City Councilor Rob Consalvo called on his fellow mayoral candidates today to form a pact that would limit outside money and third-party advertisements in the race to succeed Mayor Thomas M. Menino.
Consalvo proposed what he dubbed the “Boston Pledge” to take aim at outside groups running advertisements on television, radio, online, or making telephone solicitations. A campaign that benefits from spending by an outside group would agree to donate 50 percent of the cost of the advertising from their campaign funds to One Boston Fund, the charity for the victims of the Boston Marathon bombings.
The pact is modeled on the so-called “People’s Pledge” in 2012 made by Elizabeth Warren and Scott Brown in their US Senate race.
“Our elections should be decided by the hard work and new ideas demonstrated by the candidates and reflect the will of the voters,” Consalvo said in a statement. “They should not be overwhelmed by outside interests. In Massachusetts, we’ve already shown we can set a higher standard to keep that from happening.”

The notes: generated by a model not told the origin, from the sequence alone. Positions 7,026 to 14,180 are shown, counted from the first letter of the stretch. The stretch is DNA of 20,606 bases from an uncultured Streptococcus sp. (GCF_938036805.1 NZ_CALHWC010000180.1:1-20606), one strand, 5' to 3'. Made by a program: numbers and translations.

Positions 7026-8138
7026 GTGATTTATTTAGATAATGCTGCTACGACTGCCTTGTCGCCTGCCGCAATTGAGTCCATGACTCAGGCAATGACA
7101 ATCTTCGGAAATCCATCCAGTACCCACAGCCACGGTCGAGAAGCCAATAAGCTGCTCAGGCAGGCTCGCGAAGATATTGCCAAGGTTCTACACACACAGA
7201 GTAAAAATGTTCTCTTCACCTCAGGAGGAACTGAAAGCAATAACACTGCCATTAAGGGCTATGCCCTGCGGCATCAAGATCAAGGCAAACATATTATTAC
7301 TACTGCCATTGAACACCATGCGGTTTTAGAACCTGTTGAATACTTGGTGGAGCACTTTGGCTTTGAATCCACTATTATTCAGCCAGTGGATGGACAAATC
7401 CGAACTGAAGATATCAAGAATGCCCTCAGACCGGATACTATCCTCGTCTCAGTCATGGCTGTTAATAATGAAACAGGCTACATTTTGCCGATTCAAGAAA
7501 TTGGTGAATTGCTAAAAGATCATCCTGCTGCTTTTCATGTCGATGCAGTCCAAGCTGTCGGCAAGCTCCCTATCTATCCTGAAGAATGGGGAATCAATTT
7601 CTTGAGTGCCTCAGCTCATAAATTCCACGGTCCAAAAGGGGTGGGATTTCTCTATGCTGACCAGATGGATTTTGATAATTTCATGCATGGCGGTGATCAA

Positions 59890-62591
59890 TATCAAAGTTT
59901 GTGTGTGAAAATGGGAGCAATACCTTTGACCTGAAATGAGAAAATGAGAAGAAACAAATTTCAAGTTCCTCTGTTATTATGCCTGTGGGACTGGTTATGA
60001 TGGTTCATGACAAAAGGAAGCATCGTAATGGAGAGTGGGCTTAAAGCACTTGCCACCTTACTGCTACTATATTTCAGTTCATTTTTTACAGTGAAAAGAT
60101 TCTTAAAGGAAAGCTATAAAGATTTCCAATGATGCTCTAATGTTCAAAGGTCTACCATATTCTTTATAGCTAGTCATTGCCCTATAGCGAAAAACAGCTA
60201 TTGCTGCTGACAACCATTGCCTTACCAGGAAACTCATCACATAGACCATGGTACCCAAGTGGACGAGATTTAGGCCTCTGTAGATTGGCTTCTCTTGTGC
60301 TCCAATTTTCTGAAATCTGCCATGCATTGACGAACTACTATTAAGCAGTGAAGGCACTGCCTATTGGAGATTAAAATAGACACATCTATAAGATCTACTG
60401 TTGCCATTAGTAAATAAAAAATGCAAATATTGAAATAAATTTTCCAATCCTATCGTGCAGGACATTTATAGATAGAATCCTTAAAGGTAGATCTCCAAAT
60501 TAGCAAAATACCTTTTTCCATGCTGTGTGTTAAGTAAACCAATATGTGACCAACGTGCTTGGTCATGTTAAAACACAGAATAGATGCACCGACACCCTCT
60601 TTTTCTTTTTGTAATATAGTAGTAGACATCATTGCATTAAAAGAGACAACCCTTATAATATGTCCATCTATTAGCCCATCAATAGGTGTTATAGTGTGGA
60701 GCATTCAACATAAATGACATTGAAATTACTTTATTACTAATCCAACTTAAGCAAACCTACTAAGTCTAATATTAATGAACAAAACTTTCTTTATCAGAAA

The agreement would impact all outside groups, from political action committees to labor unions, according to Consalvo spokesman David Di Martino. A statement from Consalvo’s campaign said that the pledge targeted advertisements on television, radio, and online, as well as telephone solicitations.
Consalvo’s proposal did not specifically address campaign mailers, which were a loophole in the agreement between Brown and Warren. Outside groups did spend money on mailers, which may play a more significant role in mayor’s race. Consalvo was open to including mailers in the pledge if the other candidates agree, Di Martino said.
“We’re not interested in loopholes,” Di Martino said. “We just want to keep special interest money out of the election.”
Consalvo is one of 24 candidates running for mayor.